Fat Eddie Koch

October 15th, 2011 by Harrumpher Leave a reply »

kochI have known Ed Koch casually and intermittently for a shockingly long time. He remains, at 87, a grand icon for us former New Yorkers. He’s still at it and got my attention recently because he and his sister wrote a diet book for little kids.

Eh? Diet book for 4 to 8 year olds?

You betcha and he both remembers what it was like to be in kindergarten and elementary school, as well as be a fat kid.

I attach a bit grainy pic I took of him in (ta da) 1979. He’s been bald for a long time and trim enough for many decades. He’s even thinner now, as commonly happens by the time people close in on 90.

The pic is a scan of a print article I did on then Mayor Koch’s program to professionalize the management of the City. He brought in private execs (forced volunteerism) to analyze and optimize programs. It worked well, saving lots of money and delivering services better as a result.

He came to mind today when I noticed that he was a guest on a BlogTalkRadio show on Fitsmi for Moms. I’ll embed the player for the show below. It’s only a half hour and is great stuff, but his phone connection is not the best and you may have to crank your speakers a bit. Highlights from the show are in text here. Click the player below to hear the show.

BTR disclaimer: The podcast I co-host is on BTR. I’m prejudiced for the service.

The book, Eddie Shapes Up, is with Pat Koch Thaler and has a forward from a certain Bill Clinton. In it, he’s non-guilt-spewing and delightfully frank as always. He talks about how his family, friends and others worked with him to change his eating and exercise habits to make him a new boy. No more chubby or stout clothes. No more girls refusing to dance with him. No more being the kid no one picked for a team.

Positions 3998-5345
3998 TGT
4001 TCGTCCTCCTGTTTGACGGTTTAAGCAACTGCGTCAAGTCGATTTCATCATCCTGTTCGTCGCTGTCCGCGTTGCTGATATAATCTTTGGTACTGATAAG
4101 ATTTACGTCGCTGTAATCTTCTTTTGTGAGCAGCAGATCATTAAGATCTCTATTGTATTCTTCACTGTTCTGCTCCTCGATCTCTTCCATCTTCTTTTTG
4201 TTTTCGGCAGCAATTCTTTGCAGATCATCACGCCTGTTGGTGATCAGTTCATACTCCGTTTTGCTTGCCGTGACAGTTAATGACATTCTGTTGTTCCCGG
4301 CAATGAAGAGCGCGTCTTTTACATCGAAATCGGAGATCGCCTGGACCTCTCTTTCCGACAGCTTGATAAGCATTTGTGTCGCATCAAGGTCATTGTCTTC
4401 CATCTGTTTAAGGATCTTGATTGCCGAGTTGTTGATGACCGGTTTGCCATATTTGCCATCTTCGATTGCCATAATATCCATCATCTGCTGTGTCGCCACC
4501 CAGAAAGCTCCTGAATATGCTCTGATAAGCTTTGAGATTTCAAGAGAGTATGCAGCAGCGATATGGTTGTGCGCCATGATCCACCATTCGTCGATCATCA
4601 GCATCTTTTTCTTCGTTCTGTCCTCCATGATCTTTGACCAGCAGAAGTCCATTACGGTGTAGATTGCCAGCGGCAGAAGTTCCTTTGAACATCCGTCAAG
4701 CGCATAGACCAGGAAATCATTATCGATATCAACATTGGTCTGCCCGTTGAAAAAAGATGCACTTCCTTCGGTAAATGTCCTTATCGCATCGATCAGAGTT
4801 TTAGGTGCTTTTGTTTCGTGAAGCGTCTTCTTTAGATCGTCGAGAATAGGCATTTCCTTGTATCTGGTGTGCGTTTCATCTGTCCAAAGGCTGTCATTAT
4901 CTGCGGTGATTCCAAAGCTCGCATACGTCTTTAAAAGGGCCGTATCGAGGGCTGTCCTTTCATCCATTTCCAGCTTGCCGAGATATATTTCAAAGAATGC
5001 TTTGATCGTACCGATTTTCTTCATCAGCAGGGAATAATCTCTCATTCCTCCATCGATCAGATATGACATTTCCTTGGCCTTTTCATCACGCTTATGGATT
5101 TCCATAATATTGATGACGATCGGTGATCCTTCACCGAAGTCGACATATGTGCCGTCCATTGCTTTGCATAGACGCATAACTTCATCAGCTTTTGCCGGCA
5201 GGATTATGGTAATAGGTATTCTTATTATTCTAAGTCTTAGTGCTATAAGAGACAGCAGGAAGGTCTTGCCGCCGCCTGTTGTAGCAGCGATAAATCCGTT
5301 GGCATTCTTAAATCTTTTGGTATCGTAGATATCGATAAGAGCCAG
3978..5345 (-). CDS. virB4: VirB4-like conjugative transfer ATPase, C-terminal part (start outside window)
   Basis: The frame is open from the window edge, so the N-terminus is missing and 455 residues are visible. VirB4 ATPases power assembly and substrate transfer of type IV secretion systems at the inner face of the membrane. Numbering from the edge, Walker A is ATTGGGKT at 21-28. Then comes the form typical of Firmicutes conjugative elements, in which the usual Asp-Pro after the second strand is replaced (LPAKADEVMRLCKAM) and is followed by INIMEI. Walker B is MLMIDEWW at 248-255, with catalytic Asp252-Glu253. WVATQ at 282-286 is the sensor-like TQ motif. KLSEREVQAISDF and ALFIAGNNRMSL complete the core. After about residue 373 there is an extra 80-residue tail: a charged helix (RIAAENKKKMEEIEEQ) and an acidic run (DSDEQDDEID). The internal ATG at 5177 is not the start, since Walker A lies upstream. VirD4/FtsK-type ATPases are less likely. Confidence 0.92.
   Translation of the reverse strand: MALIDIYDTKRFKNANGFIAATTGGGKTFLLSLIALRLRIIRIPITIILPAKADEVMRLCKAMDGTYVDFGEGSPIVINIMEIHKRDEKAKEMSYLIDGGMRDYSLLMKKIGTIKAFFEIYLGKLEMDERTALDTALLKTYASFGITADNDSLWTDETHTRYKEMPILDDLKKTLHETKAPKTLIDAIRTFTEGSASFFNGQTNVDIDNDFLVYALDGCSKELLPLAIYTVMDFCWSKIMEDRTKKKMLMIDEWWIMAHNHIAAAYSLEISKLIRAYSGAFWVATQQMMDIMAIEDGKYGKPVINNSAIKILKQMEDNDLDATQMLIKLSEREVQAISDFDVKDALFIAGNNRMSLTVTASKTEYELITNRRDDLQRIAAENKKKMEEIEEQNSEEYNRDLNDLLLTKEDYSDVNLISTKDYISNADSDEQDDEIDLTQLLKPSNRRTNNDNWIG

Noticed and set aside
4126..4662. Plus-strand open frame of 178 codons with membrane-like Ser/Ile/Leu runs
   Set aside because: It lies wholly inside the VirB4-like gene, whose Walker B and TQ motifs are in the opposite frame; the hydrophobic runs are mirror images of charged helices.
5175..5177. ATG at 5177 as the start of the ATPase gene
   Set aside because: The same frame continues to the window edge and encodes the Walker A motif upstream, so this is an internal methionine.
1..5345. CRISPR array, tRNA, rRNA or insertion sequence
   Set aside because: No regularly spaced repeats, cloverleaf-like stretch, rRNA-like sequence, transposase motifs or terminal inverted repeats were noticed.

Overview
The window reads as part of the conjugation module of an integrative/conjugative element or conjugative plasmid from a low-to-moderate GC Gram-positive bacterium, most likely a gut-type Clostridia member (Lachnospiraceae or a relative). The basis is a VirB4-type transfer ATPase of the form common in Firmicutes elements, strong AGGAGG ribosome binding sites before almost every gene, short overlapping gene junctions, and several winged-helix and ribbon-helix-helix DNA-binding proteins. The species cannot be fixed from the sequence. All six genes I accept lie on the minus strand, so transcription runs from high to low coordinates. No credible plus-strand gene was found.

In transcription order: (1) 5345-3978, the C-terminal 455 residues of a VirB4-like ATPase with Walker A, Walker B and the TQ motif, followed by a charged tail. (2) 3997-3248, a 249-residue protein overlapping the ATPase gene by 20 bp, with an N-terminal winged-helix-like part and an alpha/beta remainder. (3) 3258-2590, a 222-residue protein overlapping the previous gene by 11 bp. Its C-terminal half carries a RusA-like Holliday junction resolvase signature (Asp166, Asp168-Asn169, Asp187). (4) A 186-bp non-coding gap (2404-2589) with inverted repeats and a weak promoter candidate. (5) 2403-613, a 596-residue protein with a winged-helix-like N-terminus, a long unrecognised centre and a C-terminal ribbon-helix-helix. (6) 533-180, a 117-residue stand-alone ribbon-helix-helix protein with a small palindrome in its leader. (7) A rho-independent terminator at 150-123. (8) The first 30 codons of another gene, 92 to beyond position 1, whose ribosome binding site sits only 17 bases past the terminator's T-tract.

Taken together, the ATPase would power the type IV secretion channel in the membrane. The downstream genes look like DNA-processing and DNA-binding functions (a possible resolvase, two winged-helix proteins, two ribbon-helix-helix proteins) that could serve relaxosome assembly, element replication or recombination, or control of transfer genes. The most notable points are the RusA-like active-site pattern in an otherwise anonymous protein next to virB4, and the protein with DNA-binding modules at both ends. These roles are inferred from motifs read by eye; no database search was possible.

In the interview, you can hear why I’m so fond of him. He starts by correcting the host, Linda Frankenbach. “I was fat,” he said plainly as she struggled for euphemisms. People called him “Fat Eddie.”

He speaks and writes with compassion and experience, shared with his sister then and now. He is about how tough and how possible it is for kids and their families to do the right things.

For another anecdote from way back, the first time I met the, fairly slim, Ed Koch was in the rain early one morning. I think it was 1972 or 1973. I lived in the West Village, as did he. About to get out of the rain and into the IRT at 14th Street, I got accosted by this guy standing under an apartment marquee. He said, “Good morning. I’m your congressman, Ed Koch.” Headed to work, I was still amused and stopped. No state rep had ever sought me out for anything.

He asked if there was anything about state government that bothered me and I wanted changed. Oddly enough, I don’t remember what they were, but of course, I had several answers. Then the miracle happened. As I spoke, he pulled out a little pad and a pen. He wrote down what I said and repeated it for clarification. My congressman not only asked what I thought, but he gave a damn. He cared enough to record it. You can be sure he subsequently had my vote for the House and each time he ran for mayor.

Ed Koch has long been one of the good guys.


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